U.S. Gulf Arab Ally Sees Risk of ‘Huge Ticking Bomb’ in LibyaAlaa Shahine
Libya risks becoming a “huge ticking bomb” for the Middle East after the NATO-led coalition that helped topple Muammar al-Qaddafi failed to stabilize the country, the United Arab Emirates foreign minister said.
Sheikh Abdullah Bin Zayed Al Nahyan said in an interview on Fox News that countries that took part in the campaign to oust Qaddafi in 2011 “should have played a far bigger role the day after. They haven’t.”
The U.A.E. and Qatar were part of that coalition. A transcript of the interview that aired Nov. 21 was distributed by the state-run Wam news agency over the weekend.
Libya, holder of Africa’s largest oil reserves, plunged into chaos after the ouster and subsequent killing of Qaddafi, the autocrat who ruled the country unchallenged for four decades. Three years after the NATO-led campaign, rival politicians and militias vie for everything from oil and power.
The U.A.E., part of the U.S.-led military coalition against Islamic State in Syria, backs the government of Abdullah al-Thinni against Islamist groups. In August, U.S. officials also said the U.A.E. teamed up with Egypt to launch airstrikes against Islamist militants in Libya. U.A.E. officials never acknowledged that the raids took place.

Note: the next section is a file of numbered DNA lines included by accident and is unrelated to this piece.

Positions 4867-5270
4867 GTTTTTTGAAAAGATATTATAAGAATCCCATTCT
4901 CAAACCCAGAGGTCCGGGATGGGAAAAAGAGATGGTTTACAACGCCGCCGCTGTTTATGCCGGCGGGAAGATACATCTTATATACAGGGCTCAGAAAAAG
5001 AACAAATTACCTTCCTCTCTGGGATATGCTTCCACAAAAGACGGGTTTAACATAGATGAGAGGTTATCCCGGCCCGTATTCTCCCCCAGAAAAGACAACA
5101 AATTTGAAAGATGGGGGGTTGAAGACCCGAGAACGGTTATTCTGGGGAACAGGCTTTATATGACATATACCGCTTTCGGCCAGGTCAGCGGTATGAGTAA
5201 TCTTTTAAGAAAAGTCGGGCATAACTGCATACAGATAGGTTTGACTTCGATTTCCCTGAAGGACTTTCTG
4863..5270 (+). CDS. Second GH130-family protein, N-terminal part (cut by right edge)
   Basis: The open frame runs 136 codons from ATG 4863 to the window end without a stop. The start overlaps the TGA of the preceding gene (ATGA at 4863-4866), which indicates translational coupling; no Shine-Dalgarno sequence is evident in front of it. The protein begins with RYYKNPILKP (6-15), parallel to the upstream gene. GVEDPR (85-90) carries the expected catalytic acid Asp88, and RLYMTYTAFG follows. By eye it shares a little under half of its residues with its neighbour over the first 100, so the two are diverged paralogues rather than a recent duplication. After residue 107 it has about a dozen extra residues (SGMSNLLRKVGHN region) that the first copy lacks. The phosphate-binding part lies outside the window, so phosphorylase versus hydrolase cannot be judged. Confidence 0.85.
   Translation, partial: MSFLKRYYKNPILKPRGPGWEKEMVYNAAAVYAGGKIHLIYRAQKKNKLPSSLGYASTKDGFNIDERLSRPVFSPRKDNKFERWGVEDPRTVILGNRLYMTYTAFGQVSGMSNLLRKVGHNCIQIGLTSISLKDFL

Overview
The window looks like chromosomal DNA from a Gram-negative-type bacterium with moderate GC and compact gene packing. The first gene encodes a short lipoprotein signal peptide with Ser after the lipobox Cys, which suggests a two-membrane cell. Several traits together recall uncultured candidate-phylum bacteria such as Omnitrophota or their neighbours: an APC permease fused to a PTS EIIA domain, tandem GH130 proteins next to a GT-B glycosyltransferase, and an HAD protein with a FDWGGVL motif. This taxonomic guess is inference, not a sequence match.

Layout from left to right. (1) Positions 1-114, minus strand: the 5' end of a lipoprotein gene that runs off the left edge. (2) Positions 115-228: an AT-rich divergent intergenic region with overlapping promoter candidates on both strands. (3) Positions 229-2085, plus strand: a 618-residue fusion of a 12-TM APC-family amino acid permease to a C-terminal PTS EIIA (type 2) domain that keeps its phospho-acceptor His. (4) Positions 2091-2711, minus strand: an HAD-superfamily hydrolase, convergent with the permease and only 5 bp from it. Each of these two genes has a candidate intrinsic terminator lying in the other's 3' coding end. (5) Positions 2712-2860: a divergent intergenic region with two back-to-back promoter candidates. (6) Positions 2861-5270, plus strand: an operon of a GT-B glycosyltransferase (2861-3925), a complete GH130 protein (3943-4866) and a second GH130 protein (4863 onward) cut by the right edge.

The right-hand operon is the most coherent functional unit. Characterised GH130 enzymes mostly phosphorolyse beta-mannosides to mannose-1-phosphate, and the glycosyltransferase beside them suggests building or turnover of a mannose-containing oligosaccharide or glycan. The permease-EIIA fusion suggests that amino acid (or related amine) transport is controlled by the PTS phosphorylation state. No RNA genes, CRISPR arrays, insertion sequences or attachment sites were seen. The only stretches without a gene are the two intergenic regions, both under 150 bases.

Responding to a comment on the August attack, Sheikh Abdullah said that members of the coalition against Qaddafi still “have a huge responsibility in getting Libya on the right side.”
“Forget being useful and helpful,” he said. “Libya could be a huge ticking bomb for the region.”
Sheikh Abdullah also defended the government’s decision to include two U.S.-based groups, the Council on American-Islamic Relations and the Muslim American Society, on a list of more than 80 “terrorist” organizations.
“Our threshold is quite low when we talk about extremism,” he said. “We cannot accept incitement or funding when we look at some of these organizations. For many countries, the definition of terror is that you have to carry a weapon and terrorize people. For us, it’s far beyond that. We cannot tolerate even the smallest and tiniest amount of terrorism.”